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Glaciogenic and related strata of the Neoproterozoic Kingston Peak Formation in the Panamint Range, Death Valley region, California

By
Ryan Petterson
Ryan Petterson
Division of Geological and Planetary Sciences, California Institute of Technology, Mail Stop 100-23, Pasadena, CA, 91125, USA
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Anthony R. Prave
Anthony R. Prave
Department of Earth Sciences, University of St Andrews, St Andrews, KY16 9AL, UK
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Brian P. Wernicke
Brian P. Wernicke
Division of Geological and Planetary Sciences, California Institute of Technology, Mail Stop 100-23, Pasadena, CA, 91125, USA
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Published:
January 01, 2011

Abstract

Glaciogenic deposits in the Death Valley region occur within the Neoproterozoic Kingston Peak Formation (Fm.). In the Panamint Range, immediately west of Death Valley, the formation is as much as 1000 m thick and is continuously exposed for nearly 100 km along the strike of the range. Although the strata are variably metamorphosed and locally exhibit pronounced ductile strain, original sedimentary textures are well preserved in many places. Diamictite occurs in two distinct intervals, a lower one comprising the Limekiln Spring and Surprise members, and an upper one, the Wildrose Sub-member of the South Park Member. Lonestones, bullet-shaped and striated clasts, and rare dropstones within these members, along with the impressive lateral continuity of diamictic units, support a glacial origin. Both diamictic intervals are succeeded by well-defined carbonates, the oldest is the Sourdough Member of the Kingston Peak Fm. and the younger one is the Sentinel Peak Member of the overlying Noonday Dolomite. The stratigraphic succession between the Sourdough Member and the Wildrose Sub-member (i.e. the Middle Park, Mountain Girl and Thorndike sub-members of the South Park Member) is c. 300 m thick and includes lithologies recording deposition in braided fluvial to platform carbonate settings. Lithostratigraphic and chemostratigraphic profiles of δ13C for the Sourdough (–3‰ to +2‰, increasing upward) and Sentinel Peak (–3‰ ±1‰) members suggest correlation with, respectively, the older Cryogenian (commonly referred to as ‘Sturtian’ in previous literature) and younger Cryogenian (commonly referred to as ‘Marinoan’ in previous literature) cap-carbonate sequences recognized worldwide. Potentially economic uranium deposits (secondary brannerite) occur in graphitic schist of the Limekiln Spring Member and sub-economic uranium and thorium (hosted by detrital monazite) occur within quartz-pebble conglomerate in the South Park Member. The Kingston Peak Fm. strata in the Panamint Range contain no fossils, radiometric age control or primary magnetizations.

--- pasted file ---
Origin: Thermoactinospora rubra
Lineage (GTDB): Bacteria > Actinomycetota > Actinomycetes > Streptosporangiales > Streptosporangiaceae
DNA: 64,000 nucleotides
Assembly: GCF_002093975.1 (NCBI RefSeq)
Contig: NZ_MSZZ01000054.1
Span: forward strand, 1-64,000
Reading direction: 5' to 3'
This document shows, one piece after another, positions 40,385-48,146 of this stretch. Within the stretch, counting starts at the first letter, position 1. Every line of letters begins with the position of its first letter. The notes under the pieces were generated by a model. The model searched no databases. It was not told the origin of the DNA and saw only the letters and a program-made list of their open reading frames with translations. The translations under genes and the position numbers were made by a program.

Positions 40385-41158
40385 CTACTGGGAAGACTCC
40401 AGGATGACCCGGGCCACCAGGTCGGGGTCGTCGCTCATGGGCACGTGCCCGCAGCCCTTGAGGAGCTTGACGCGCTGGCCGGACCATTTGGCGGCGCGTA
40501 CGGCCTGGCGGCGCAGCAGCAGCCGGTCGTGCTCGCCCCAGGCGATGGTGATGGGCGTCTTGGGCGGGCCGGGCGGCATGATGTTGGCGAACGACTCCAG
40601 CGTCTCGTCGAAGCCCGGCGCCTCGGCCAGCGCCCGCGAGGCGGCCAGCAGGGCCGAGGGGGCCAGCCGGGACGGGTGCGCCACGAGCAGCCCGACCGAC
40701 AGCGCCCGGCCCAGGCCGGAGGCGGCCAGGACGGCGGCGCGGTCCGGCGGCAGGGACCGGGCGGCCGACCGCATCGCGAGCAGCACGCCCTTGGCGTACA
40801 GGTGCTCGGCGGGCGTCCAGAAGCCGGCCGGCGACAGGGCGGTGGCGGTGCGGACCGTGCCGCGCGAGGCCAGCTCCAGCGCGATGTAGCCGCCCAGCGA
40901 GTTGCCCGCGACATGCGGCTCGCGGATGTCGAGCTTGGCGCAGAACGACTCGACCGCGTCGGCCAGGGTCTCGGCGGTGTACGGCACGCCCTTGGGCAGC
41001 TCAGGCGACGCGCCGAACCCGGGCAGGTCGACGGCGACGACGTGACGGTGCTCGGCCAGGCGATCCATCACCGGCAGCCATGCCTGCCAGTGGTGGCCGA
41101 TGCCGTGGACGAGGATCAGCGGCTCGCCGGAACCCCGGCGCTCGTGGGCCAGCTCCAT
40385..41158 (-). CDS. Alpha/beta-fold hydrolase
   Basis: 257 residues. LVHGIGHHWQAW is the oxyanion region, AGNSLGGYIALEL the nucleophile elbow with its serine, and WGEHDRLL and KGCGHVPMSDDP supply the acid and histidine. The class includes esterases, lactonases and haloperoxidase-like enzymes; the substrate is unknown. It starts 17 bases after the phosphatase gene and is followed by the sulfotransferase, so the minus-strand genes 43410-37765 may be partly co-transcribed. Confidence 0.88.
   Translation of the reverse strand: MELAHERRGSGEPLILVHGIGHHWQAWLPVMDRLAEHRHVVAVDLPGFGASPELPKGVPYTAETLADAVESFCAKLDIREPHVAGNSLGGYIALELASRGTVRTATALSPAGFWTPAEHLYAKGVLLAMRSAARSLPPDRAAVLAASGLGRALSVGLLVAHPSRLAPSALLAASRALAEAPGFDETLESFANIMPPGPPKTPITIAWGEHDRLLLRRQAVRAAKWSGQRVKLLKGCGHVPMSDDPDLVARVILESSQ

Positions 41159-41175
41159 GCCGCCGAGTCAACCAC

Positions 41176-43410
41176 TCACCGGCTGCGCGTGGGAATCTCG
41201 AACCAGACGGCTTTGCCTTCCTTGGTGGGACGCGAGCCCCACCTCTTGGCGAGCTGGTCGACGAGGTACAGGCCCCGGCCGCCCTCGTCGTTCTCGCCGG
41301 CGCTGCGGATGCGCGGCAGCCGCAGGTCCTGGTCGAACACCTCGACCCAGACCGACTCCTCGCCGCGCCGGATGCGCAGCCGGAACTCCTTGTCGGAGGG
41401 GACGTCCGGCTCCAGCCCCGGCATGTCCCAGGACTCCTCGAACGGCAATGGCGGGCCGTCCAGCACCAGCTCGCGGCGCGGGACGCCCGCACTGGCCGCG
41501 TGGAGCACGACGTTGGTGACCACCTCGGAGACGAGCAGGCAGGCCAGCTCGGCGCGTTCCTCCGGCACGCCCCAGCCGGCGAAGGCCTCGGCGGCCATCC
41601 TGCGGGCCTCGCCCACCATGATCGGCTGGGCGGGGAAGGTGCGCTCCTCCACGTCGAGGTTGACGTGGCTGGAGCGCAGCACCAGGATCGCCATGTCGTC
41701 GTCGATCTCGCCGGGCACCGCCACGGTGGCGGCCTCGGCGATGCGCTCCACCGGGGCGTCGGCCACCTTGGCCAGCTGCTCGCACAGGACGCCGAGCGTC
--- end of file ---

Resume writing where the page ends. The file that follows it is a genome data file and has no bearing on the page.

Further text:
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Contents

Geological Society, London, Memoirs

The Geological Record of Neoproterozoic Glaciations

Emmanuelle Arnaud
Emmanuelle Arnaud
University of Guelph, Canada
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Galen P. Halverson
Galen P. Halverson
McGill University, Canada
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Graham Shields-Zhou
Graham Shields-Zhou
University College London, UK
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Geological Society of London
Volume
36
ISBN electronic:
9781862394117
Publication date:
January 01, 2011

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